Collective Macau Trademark
A mark may be protected as a collective mark, according to the conditions pertaining to association marks - a specific sign belonging to an association of individuals and/or corporate bodies, whose members use or have the intention of using the sign for products or services -, or certification marks - a specific sign belonging to a corporate entity that controls the products or services or establishes the regulation with which they must comply and that is to be used on the products or services subjected to that control or for which the regulations were established. The registration of a collective mark shall give the name holder the right to control the marketing of the respective products or services, in the terms stipulated by law or in the statutes.
What Cannot Be Registered?
The following words or devices may not be registered as a mark:
Identical Macau Trademark
Marks that consist entirely of the reproduction or imitation of a mark previously registered by someone else for the same products or services.
Deceivingly or confusingly similar marks
Marks that consist, in whole or in part, of the reproduction or imitation of a mark previously registered by someone else for identical or similar products or services, that could mislead or confuse the consumer, or that incurs a risk of association with the registered mark.
Marks likely to be used for unfair competition
Irrespective of the intention, marks filed by an applicant that are likely to cause unfair competition cannot be filed.
Nominative or descriptive marks
Marks consisting exclusively of signs or indications which are commonly used to designate the kind, quality, quantity, purpose, value, geographical origin, or time of production of the product or the rendering of a service, or that have become customary in everyday language or in legitimate and established commercial practices.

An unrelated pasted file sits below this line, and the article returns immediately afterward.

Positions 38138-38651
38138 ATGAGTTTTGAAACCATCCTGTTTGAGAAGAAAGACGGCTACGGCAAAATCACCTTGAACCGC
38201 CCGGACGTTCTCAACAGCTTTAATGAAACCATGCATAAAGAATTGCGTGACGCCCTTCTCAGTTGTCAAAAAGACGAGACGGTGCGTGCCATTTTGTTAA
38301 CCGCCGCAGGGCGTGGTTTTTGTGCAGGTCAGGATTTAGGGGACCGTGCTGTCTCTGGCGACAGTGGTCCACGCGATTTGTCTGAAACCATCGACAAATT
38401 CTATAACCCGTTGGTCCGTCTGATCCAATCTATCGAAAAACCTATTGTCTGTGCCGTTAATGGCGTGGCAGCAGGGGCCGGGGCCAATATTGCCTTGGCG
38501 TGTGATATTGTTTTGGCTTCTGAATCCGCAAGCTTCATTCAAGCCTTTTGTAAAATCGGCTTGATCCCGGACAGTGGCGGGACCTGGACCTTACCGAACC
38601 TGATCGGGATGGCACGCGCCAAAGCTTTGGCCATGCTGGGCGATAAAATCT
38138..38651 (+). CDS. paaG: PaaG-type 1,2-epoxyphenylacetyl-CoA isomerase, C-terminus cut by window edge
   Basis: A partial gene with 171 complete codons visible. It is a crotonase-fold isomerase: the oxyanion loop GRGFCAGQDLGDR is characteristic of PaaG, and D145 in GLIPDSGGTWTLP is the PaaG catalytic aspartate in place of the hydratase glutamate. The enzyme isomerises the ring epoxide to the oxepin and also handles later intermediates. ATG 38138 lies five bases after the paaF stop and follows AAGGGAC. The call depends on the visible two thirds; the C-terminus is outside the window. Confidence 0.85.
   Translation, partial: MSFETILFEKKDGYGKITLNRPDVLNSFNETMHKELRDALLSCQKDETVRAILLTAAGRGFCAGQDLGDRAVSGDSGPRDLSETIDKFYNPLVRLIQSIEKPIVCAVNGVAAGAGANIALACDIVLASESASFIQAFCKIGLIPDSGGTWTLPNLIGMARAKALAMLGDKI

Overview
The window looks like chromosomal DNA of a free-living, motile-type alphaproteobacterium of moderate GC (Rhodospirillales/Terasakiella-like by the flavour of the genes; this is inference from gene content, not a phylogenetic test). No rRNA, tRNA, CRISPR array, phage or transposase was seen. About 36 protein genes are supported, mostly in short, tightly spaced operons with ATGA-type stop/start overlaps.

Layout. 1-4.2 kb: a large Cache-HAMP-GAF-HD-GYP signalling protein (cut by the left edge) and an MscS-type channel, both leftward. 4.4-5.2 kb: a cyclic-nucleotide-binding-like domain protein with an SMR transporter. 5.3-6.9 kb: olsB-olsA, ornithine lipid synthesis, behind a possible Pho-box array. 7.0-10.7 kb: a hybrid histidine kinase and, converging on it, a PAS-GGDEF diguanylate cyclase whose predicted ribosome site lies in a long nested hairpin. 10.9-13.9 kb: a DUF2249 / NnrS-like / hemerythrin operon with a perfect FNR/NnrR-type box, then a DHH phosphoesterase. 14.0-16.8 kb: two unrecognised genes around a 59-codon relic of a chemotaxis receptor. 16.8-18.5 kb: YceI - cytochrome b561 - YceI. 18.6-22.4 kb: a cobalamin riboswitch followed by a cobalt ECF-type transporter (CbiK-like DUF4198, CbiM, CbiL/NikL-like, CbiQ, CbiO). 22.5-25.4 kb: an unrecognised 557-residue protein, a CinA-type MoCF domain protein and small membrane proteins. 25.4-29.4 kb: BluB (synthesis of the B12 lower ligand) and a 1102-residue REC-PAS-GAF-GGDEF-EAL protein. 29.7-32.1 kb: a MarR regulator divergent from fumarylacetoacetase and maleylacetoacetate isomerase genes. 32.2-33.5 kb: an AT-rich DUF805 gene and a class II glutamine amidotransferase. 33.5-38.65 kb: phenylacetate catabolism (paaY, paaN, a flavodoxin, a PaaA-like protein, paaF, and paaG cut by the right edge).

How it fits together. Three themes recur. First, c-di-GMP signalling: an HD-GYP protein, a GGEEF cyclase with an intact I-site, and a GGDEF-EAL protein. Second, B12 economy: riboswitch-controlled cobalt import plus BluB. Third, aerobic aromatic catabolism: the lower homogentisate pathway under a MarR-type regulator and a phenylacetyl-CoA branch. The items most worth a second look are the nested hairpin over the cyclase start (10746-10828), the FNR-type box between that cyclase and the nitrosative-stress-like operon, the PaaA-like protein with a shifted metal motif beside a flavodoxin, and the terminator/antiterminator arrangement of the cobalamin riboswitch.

Marks with unauthorized content
The application for registration shall be refused whenever the mark or any of the elements contained are unauthorized, such as:
The name or emblem of an establishment, or any characteristic part thereof that does not belong to the applicant or that the applicant is not authorized to use, if it is liable to mislead or confuse the consumer.
Medals or designs likely to be confused with official decorations or with the medals and awards conferred as prizes at official meetings and exhibitions.
Arms or heraldic insignia, medals, decorations, surnames, titles and honorary distinctions to which the applicant is not entitled, or if disrespect or discredit is brought upon a similar sign.
Marks with Prohibited Words or Representations
A mark that contains in whole or in part any of the following:
Any words not in Portuguese, Chinese or English, or a combination of these languages, unless the mark is used in connection with goods to be exported, consists of an international mark, or is applied for by a foreign individual or company not domiciled in Macau.
Signs that exist exclusively in the shape resulting from the nature of the product itself, the shape of the product necessary for obtaining a technical result or the shape that gives the product its own value.
Signs likely to mislead the public concerning the nature, qualities, usefulness or geographical origin of the product or service to which the mark applies.
Signs that constitute a breach of copyright or industrial property rights.
Who can register a trademark in Macau?
Proprietor or User